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Compression Check procedure-gctid829028

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    Compression Check procedure-gctid829028

    Gonna change the spark plugs, so I think I'll check the compression. (But not a leak-down; I only have a compression tester.)

    I'll run the engine for a few minutes first.

    Do I remove all the sparkplugs, or just check one cylinder at a time, with plugs in the others?

    Is it necessary to clamp the fuel line to prevent fuel flow?
    1998 Capri 1950CL
    3 Liter MerCruiser
    Furuno 1622 Radar, Garmin echoMAP44dv, Garmin 300 AIS receiver, Uniden Cl 2 VHF with Hailer,
    2 batteries with Combiner, Joystick Wakeboard Tower

    #2
    All plugs out, throttle left wide open and spark to distributor disabled. With throttle wide open and plugs out there will be no vacuum to deliver fuel. No need to disconnect the fuel system.
    1989 Avanti 3450 Sunbridge
    twin 454's
    MV Mar-Y-Sol
    1979 Bayliner Conquest 3150 hardtop ocean express.
    Twin chevy 350's inboard
    Ben- Jamin
    spokane Washington

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      #3
      Bring engine up to normal operating temperature. If you cannot remove the spark plugs after that without getting burned, let it cool enough to be safe. Remove all of the spark plugs.

      Disable fuel flow to cylinders. This may be by plugging a hose, removing the fuel pump relay, or disconnecting the fuel hose from the tank and letting the engine run out of fuel prior to removing the plugs. Completely remove the wire to coil to prevent any spark. Block the throttle plate(s) wide open. Screw the compression gauge into #1 spark plug hole hand tight.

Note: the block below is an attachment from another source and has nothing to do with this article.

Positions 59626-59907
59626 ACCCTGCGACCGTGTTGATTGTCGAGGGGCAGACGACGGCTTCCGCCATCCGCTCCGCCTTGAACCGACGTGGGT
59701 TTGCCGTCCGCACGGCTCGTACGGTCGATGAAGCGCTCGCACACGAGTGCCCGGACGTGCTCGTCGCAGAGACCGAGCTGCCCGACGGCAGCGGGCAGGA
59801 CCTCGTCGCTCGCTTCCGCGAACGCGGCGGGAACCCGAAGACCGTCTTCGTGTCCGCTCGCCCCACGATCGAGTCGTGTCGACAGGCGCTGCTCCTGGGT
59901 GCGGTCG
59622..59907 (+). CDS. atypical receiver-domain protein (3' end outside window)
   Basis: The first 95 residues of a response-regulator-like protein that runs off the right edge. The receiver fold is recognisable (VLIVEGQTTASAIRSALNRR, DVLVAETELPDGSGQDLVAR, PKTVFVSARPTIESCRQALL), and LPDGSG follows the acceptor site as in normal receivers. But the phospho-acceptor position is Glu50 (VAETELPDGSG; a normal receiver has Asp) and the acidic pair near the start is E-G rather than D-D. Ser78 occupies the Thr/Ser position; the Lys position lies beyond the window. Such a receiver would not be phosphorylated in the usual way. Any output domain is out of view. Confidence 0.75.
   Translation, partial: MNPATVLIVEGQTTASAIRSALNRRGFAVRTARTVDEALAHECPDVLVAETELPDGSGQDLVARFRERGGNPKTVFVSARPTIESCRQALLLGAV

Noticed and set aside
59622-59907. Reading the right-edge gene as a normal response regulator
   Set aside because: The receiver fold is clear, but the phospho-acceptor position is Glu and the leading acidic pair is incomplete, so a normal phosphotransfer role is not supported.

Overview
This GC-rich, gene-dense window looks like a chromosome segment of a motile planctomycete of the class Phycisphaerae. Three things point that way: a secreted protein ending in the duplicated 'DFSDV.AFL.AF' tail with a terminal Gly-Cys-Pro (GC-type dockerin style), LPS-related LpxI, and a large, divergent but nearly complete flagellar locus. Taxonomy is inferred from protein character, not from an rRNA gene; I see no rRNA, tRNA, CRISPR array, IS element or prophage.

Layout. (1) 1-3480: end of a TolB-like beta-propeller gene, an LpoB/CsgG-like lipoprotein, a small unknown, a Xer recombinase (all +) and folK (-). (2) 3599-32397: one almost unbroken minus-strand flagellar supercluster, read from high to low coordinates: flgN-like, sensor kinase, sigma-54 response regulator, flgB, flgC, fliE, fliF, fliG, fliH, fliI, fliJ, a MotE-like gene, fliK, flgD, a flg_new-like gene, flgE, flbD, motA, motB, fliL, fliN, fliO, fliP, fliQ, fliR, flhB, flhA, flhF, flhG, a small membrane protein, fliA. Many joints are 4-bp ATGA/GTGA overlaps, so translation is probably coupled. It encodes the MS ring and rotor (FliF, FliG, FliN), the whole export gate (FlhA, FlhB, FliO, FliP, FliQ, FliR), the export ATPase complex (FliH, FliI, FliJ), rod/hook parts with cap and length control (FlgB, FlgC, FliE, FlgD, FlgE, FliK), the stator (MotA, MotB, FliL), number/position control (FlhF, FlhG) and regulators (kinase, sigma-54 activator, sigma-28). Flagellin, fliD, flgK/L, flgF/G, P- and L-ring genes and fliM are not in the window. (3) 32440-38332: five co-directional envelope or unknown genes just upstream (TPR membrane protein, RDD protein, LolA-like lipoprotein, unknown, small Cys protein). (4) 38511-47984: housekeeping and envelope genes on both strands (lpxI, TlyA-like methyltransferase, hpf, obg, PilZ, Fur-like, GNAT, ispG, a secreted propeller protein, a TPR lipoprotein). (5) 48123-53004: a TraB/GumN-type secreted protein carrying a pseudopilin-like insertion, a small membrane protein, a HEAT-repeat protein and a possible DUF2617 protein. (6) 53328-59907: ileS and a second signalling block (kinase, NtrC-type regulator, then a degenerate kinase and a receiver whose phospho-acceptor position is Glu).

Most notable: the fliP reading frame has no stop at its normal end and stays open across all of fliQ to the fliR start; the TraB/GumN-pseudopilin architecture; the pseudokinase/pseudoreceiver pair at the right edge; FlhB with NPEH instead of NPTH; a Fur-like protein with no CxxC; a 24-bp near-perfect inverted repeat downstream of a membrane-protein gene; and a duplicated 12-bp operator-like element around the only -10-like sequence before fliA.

Crank the engine over to get maximum reading on the gauge. Some will say to only crank engine over a specific number of times, to each their own, I am going from memory of the instructions that came with my compression gauge. Write down the reading on the gauge, # 1 - xxx psi. Record each cylinder's results. Release the pressure on the gauge, and move it to the next cylinder's spark plug hole. Screw it in hand tight, crank engine, etc. Do the same with all cylinders. Hopefully they will come up reading within upper 10% of the highest reading. Low readings on two adjacent cylinders usually indicates a head gasket issue. One low isolated from other cylinders indicates valve, or ring issues. If more than 10% differential you may want to consider leak down tester to find out why. Kawasaki tested several brands of leak down testers. Their conclusion was the NAPA leak down tester is the best. I know this because I just completed some factory training as a commercial engine servicer for Kawasaki. This is the procedure Kawasaki teaches their mechanics. Some may be overkill but better safe than sorry.

      Greg
      Newport, Oregon
      South Beach Marina
      1986 3270 with twin 110 HP Hino diesels. Name of boat "Mr. Darcy"
      Past work history: Prototyping, tooling, and repair for Reinell,. General fiberglass boat repair starting in 1976.
      Also worked as heavy equipment mechanic, and machinery mechanic for over 30 years.

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